Professional matters apart, Cardiff is a fantastic city. The venue of the event was the City Hall , a magnificent Edwardian building just next door to the 2000 year-old Cardiff Castle and to the impressive art collection housed in the National Museum of Wales . I confess I missed a couple of sessions one afternoon to visit the Sisley Exhibition and lose myself among the finest collection of paintings in the country, apart from the National Gallery.
After Cardiff, we had to go back to the reality of writing assignments. I have just handed in the last one and now we are already in Dissertation Time. This is the final work of our Masters programme and, here at Marjon, we are expected to write a 20,000 word study on a topic related to teacher education.
Summer has arrived in the country and we have been experiencing a spell of dry and hot weather which makes me wish to stay outdoors instead of in front of this computer. A couple of weeks ago my son and I went to Totnes, a picturesque, medieval little town with a Norman castle, just 30 minutes by train from Plymouth. Beautiful scenery and good pub food! The English countryside in the summer is just gorgeous; the whole country is now like a big garden: the little yellow and white flowers cover the grass of the lawns as a carpet and the bushes are painted in hues of yellow, pink, purple and white.
Originally published on the BC Brazil ELT Online Community
Many things have happened around here since my last report in January. One of them was… the snow! We had the heaviest snowfall in the country in 28 years and I was lucky to be in Bath with a friend on the day that the country woke up under 15 centimetres of snow. My colleagues who were in Plymouth were not so happy because it hardly ever gets that cold in the south-west as the hot Atlantic currents give to Plymouth one of the mildest micro-climates in the UK. It may sound trivial but many Hornby Scholars come from hot countries and many had never seen frost, let alone snow!
On the academic front we have been working hard, as usual, on our assignments and I would like to publicly thank Bruno Cesar, our Community member, who sent me a description of his classroom in Rio, which I used to develop a paper on some of the factors that affect classroom culture. Thanks a lot to Bruno and Ingrid for your help and maybe in this way we can make more people around the world listen to Brazilian teachers’ voices.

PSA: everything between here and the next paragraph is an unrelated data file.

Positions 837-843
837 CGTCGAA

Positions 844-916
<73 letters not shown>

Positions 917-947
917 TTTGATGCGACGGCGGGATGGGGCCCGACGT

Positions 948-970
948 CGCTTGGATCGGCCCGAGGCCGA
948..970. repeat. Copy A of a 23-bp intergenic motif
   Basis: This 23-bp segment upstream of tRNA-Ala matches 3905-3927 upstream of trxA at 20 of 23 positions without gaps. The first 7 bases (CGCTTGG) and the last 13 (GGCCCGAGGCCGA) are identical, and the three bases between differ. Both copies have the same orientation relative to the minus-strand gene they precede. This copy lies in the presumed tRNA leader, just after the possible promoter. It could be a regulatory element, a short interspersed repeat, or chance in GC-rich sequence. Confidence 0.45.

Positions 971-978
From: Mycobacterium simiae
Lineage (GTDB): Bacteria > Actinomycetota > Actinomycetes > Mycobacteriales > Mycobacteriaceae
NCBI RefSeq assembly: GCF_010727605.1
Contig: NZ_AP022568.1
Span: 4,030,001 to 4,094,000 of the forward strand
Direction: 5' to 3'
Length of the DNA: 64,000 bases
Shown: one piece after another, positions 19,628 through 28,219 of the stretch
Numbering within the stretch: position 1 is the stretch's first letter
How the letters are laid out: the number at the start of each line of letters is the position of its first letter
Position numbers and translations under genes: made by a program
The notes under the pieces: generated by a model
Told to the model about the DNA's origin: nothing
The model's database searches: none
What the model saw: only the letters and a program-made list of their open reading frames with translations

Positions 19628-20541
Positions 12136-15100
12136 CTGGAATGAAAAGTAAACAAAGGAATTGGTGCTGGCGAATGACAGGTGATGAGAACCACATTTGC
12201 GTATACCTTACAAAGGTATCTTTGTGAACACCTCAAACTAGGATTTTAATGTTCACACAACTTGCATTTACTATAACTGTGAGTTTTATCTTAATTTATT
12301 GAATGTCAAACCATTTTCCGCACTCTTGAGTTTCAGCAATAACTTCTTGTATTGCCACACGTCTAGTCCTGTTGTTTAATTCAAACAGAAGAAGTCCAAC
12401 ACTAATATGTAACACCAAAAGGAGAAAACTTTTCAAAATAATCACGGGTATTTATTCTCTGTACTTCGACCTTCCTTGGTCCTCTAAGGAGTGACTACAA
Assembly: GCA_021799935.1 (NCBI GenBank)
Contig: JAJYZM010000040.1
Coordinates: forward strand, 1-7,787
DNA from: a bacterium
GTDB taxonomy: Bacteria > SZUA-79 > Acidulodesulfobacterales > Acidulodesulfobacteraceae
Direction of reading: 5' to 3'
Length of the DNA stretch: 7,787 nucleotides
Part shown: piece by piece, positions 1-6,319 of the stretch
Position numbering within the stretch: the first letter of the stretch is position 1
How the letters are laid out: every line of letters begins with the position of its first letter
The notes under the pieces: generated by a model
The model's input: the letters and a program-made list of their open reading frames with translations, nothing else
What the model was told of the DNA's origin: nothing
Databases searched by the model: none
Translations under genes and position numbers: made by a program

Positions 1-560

Another important event here as the Equal Opportunities & Diversity Seminar that happened in London on 20-21 February. All Hornby Scholars where invited and we had a fantastic time in London. The event was organised by the British Council and the IATEFL Global Issues SIG. Speakers were Fiona Bartels-Ellis OBE, Dr Catherine Walter, Adrian Underhill and myself, speaking about how the concepts of Equal Opportunities and Diversity connect with critical literacy and classroom practices. The whole event was filmed and will be soon available to everyone at the Cardiff Online website.
We are now getting ready for the IATEFL Annual Conference that will be in Cardiff in March/April.
Originally published on the BC Brazil ELT Online Community
Someone said there is nothing as practical as a good theory and, in spite of this, from time to time you get yourself entangled in a discussion about which of them is more important. I confess that I have grown weary of it. I don’t think we should put them in terms of bipolar opposition. Theory without practice is dead letter and practice without theory is just like running around like a headless chicken doing what others tell you to do, without a clue where you are going.
Good practice should be based on solid theory and solid theory should spring up from reflective practice. It is not just they should come together, be bridged or co-exist like in a marriage. It is more than that: one cannot exist without the other.
That’s why when we were asked to create an image for either or both theory & practice I have chosen the ying yang. It apparently shows dichotomy because of the contrasting colours but a closer analysis will show you that the first impression is deceiving. The contrasting colours show that indeed, they are distinct but the waving line in the symbol is the graphic representation of the non-defined boundaries between them; otherwise the line would be straight. If we could make the image move, the dividing line would be waving all the time showing how the territories of both actually fluctuate. Moreover, the contrasting dots included in each field would not be static either, but grow until the whole field is taken by the opposite colour and then the whole process starts again, meaning that practice springs from theory and theory springs from practice in a perpetual cycle of giving birth to the ‘other’.